And it was at the Music Stage that I saw one of my favourite bands of the day – not that I’d ever heard of them before – Southway – who are a British-Korean duo who play upbeat electro-rock. The guy and the girl were both very enthusiastic and always smiling – even though there were only a couple of dozen people watching them. It was lunchtime. They had a drummer, and for their finale, they both took to playing their own drums, which were set up next to them.

Southway

Then I met Fip – a friend of a friend down in Daegu. We got some food together (I’d figured out earlier that you couldn’t pay for the food with actual money – you had to use a traffic card, which you could buy and charge up at a couple of places near the food and drink stalls). We chatted and wandered around. Listened to a bit of Spyair – a poppy Japanese rock band – and a bit more of Rocket from the Crypt – an old punky alternative band who have a great song called ‘Hanging on a Rope’.

Rocket from the Crypt

Then it was time to meet Alex – a chap I’d met on a subway train with a bunch of other people who were with another acquaintance. Alex was with a few other people and together we watched Japandroids – a Canadian indie rock duo who looked like a couple of guys who had walked in off the street and decided to play the guitar and drums. Their song-writing skills were at a significantly lower level than that.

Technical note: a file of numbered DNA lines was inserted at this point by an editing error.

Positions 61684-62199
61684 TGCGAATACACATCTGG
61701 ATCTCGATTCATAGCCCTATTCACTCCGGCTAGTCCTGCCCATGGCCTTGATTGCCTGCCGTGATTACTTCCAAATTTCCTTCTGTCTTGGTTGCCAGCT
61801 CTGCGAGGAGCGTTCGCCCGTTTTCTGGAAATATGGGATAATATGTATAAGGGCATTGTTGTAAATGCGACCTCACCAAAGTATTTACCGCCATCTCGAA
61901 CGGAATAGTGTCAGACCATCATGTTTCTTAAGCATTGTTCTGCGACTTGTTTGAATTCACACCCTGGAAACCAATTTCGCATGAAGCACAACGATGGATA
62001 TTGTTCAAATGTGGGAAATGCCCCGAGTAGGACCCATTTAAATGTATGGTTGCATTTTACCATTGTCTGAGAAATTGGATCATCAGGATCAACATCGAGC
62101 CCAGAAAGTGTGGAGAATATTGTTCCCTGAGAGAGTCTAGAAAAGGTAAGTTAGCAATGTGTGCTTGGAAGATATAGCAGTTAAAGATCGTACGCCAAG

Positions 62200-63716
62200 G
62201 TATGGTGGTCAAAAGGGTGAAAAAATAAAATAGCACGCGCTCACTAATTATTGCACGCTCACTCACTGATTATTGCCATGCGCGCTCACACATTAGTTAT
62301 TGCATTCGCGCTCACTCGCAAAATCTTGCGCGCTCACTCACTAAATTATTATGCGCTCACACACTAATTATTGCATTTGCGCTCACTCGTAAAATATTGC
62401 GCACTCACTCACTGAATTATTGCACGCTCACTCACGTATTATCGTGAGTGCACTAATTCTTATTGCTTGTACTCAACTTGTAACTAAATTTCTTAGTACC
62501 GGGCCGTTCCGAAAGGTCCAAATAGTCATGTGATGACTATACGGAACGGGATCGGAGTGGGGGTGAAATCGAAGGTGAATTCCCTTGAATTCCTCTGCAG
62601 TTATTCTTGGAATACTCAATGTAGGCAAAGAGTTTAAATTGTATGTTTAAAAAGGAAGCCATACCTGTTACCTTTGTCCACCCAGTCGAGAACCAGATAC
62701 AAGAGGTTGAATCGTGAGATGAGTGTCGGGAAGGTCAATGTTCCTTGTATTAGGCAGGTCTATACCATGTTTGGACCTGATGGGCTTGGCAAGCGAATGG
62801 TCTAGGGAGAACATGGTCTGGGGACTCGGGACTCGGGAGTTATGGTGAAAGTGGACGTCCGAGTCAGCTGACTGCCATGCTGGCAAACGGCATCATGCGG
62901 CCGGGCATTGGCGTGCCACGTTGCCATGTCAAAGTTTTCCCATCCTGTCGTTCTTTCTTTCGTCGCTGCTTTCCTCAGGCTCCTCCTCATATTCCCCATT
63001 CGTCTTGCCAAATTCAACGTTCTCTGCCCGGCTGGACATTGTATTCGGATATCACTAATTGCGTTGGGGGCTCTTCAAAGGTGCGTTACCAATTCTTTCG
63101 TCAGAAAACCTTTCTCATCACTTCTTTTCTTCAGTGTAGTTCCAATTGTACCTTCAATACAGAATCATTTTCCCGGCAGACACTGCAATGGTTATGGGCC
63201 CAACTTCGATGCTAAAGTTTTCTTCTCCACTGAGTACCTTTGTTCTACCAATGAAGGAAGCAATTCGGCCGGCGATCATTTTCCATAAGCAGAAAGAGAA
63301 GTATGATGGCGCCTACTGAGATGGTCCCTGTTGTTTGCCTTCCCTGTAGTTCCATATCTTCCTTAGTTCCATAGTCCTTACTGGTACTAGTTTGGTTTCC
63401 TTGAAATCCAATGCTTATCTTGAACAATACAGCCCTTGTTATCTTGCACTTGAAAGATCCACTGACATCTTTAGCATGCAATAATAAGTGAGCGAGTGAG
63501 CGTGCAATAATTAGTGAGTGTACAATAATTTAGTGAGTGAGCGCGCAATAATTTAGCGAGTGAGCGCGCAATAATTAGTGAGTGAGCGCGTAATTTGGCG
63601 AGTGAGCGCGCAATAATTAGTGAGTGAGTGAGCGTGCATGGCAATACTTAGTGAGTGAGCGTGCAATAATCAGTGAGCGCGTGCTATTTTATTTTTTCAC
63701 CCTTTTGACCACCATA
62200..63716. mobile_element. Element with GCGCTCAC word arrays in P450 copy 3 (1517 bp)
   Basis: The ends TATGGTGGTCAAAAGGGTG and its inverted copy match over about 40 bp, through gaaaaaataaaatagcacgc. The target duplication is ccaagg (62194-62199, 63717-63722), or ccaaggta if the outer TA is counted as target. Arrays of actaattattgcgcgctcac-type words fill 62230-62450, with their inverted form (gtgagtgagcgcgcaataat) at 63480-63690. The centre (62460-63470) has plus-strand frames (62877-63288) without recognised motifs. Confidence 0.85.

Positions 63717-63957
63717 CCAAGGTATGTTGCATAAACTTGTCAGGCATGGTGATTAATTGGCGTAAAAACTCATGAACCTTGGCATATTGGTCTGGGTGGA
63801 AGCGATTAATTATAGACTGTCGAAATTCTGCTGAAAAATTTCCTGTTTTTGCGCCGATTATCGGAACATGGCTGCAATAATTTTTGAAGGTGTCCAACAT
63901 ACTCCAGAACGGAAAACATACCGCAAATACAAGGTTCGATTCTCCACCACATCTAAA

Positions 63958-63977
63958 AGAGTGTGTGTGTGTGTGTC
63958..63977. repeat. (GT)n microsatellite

I went for a wander round and listened to Kim Chang-wan Band for a bit before heading back to meet the others for Ash. When I got there, Alex and his friends were talking to the two Japandroids; I didn’t interfere. Ash were OK. I don’t like their music at all, mainly because the singer has such weak, bored-sounding voice, but he showed a little more animation here and I warmed to them a tiny bit.

Ash

We had some food and briefly checked out a couple of the other acts – an old Korean funk-rock guitarist with long, white hair, Shin Jung-hyun, and the utterly generic American heavy rock band Rise Against.

Then we started waiting for Metallica.

Alex and his main friend had gone to camp out earlier, so we edged through people seated outside the moshpit area to rendezvous with them. We chatted for a bit and waited and sipped our water and waited as the crowds grew around us.

Metallica were supposed to have been on at nine o’clock. It was closer to nine-thirty when a clip of Eli Wallach wandering through a graveyard in The Good, The Bad and the Ugly started showing on the screens to the sound of Ennio Morricone’s ‘The Ecstasy of Gold’ – Metallica’s intro music. After a few false starts caused by roadies adjusting things on the set, the crowd was pretty excited and everyone surged forwards a couple of steps. A volley of open and partly full water bottles rose into the air.

Finally, they were on stage and playing ‘Hit the Lights’ – the chorus of which got everyone jumping. There wasn’t too much banter as the show progressed – just song after song. Most of the set was older songs – giving people what they want, I guess. There were only two post-Black Album songs: ‘The Memory Remains’ and ‘Cyanide’ – played back to back. The end of ‘The Memory Remains’ was one of the highlights, actually; the audience took to singing the Marianne Faithful ‘na na-na na …’ part at the end … endlessly. The band stopped playing and just listened to the audience singing for a minute. And then abruptly launched into ‘Cyanide’. I imagine that happens every time they play that song.